Advertisement

“We have Amazon affiliate links in this article and we earn commission from qualifying purchases at zero cost to you. We only recommend products that we use ourselves and would never compromise the integrity of your build. This helps us bring you quality content and keep this site running.” 

If you read the SSD buying guide, you will notice that I actually do NOT recommend using consumer drives for plotting, because generally, they are optimized for bursty performance, employ caching algorithms, are optimized for low power and battery life (even the high-performance desktop-only variants of M.2 form factor supports up to 8.25W compared with 25W on the U.2 NVMe), and most importantly have much less endurance than data center and enterprise SSDs.

I’ve had to buy a consumer NVMe for the NUC build, as well as my brother in laws build (since I had to get on Amazon prime quickly). There are a few models that are actually fairing pretty well so far. I also realize buying used data center drives on eBay is not everyone’s thing, so I’ll give a few easy options to order on Amazon for quick delivery (and speedy plotter builds!)

Beware of all these consumer models!!! There are a lot of different SKUs (variants) with slightly different names and different NAND, performance, and TBW (endurance). For instance, the MP600 has a European model off by one digit in the model string, and it’s half the endurance. The Inland Premium has another model called Platinum that is very bad for plotting. Please only click on the links or make sure you are searching for the right model!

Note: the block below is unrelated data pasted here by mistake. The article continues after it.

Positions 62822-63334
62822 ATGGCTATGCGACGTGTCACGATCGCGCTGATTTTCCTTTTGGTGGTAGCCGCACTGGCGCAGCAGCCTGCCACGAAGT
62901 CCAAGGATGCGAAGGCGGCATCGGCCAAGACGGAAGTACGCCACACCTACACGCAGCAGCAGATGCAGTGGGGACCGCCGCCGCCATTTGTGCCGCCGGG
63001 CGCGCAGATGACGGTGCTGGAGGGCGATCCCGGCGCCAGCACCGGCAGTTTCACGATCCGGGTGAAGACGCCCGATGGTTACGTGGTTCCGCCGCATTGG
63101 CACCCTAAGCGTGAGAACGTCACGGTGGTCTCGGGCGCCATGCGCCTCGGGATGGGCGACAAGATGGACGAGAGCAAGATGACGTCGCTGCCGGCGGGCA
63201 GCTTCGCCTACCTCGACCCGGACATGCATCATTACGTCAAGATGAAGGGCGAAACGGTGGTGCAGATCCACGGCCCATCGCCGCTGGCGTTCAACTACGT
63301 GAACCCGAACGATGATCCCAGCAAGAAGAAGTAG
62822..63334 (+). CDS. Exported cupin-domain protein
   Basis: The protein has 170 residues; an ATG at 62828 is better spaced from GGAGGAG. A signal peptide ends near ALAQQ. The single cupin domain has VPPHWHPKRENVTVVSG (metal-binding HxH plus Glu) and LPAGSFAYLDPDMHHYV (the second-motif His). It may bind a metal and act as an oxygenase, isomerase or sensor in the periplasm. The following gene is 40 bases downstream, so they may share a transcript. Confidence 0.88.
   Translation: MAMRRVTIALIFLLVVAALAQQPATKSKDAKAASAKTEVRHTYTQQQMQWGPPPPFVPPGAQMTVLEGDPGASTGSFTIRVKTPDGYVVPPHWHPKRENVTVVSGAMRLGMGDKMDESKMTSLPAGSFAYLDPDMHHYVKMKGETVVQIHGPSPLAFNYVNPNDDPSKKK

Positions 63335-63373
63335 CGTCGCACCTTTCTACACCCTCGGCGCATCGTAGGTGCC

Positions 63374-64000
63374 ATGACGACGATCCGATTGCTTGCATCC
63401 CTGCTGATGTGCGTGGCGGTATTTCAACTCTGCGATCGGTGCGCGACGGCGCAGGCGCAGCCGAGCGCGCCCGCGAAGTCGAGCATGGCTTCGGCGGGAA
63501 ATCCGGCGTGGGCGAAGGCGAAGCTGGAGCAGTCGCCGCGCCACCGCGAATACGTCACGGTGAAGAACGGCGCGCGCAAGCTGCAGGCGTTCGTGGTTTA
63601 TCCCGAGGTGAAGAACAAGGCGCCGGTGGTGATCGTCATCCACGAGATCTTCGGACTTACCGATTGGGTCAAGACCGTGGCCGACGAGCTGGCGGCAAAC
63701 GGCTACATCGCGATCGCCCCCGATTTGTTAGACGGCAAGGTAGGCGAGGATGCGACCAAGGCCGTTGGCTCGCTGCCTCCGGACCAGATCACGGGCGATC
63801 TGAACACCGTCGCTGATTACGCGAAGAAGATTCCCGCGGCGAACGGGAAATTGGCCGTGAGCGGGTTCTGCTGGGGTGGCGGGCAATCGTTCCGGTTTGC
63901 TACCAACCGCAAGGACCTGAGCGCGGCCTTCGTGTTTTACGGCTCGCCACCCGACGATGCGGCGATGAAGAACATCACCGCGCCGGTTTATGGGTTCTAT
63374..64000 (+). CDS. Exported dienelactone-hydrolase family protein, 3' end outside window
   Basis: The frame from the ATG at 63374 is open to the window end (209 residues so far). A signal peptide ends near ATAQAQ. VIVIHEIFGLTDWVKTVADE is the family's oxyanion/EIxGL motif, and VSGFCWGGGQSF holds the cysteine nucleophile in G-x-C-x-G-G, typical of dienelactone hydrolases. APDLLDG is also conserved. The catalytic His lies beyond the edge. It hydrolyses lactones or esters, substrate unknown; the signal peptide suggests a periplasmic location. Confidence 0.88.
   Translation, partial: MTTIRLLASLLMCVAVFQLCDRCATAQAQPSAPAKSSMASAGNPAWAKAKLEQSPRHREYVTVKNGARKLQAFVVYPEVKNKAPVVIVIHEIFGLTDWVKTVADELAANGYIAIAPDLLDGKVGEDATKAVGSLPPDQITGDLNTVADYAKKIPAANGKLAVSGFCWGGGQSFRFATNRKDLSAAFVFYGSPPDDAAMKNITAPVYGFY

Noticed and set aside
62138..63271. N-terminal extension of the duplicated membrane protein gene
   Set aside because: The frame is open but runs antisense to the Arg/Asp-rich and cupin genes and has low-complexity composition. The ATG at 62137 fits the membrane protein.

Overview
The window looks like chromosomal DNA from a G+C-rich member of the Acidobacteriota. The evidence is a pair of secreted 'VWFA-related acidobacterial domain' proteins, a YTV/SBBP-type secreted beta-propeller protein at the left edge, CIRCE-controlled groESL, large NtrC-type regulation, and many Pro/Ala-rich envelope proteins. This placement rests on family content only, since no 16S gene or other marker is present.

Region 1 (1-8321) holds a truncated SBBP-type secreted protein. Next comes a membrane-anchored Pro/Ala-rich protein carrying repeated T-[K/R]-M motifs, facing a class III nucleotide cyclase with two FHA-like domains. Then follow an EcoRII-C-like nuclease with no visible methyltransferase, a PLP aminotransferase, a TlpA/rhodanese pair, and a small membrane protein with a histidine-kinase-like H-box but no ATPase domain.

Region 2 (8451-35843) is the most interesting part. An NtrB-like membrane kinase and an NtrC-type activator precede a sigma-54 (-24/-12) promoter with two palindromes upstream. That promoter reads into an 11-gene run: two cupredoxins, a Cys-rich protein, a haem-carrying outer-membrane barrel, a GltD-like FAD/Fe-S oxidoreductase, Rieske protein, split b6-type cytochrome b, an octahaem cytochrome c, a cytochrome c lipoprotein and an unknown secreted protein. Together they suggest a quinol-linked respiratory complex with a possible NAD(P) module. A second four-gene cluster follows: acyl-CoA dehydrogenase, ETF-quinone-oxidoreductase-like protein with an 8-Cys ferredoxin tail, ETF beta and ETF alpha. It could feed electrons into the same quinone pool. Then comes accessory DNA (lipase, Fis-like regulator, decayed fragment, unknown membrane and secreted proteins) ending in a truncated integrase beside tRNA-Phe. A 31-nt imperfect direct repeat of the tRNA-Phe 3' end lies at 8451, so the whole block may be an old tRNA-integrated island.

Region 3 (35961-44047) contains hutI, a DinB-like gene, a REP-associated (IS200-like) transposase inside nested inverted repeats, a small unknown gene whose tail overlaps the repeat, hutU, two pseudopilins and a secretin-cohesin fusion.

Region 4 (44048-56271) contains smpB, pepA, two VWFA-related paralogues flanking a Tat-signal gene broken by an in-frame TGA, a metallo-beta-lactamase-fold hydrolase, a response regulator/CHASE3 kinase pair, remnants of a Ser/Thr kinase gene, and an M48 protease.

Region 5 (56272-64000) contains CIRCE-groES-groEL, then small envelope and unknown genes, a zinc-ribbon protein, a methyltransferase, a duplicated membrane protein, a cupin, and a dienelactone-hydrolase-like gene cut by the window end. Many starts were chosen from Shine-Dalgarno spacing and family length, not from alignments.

Here are a few good options

ModelCapacityTBWPriceStatus
Corsair MP6002TB3600$335Tested by JM!
Inland Premium2TB3600$231Tested by JM!
Seagate Firecuda 5202TB2800$367Tested by Keybase users

Corsair MP600

Corsair MP600 2TB NVMe M.2 80mm

Here is the system I used

Windows 10 2H20

GIGABYTE Z590 AORUS Elite

Intel® Core™ i9-10850K Processor

64GB DDR4 3200

2x Corsair MP600 2TB NVMe M.2 80mm

Doing 8 plots from the Windows GUI to test on 2x RAID0 of 2TB MP600. This is 4TiB a day out of the box in Windows with no tuning…

Total time = 17194.226 seconds. CPU (144.460%) Mon Apr 19 22:22:50 2021
Total time = 17425.093 seconds. CPU (147.280%) Tue Apr 20 02:26:42 2021
Total time = 18024.871 seconds. CPU (143.810%) Mon Apr 19 23:36:42 2021
Total time = 15474.692 seconds. CPU (146.420%) Mon Apr 19 19:54:10 2021
Total time = 18469.125 seconds. CPU (140.920%) Tue Apr 20 00:44:07 2021
Total time = 15631.662 seconds. CPU (150.720%) Tue Apr 20 03:56:48 2021
Total time = 16473.111 seconds. CPU (151.050%) Tue Apr 20 03:10:50 2021
Total time = 16264.099 seconds. CPU (145.150%) Mon Apr 19 21:07:20 2021
Total time = 17880.898 seconds. CPU (144.280%) Tue Apr 20 01:34:19 2021

I’ve used these 2 drives to plot him 43.4TiB, and each drive has consumed 405TBW or 8%. This was done mostly on 1.0.3 so 1.8TiB per k=32 would equal 438 k=32 and approx 702TBW. Why am I consuming 810 total? (2x 405TB)? This is called write amp folks, read up about it in the SSD Endurance Wiki and the SNIA SSD endurance page (I’m the author).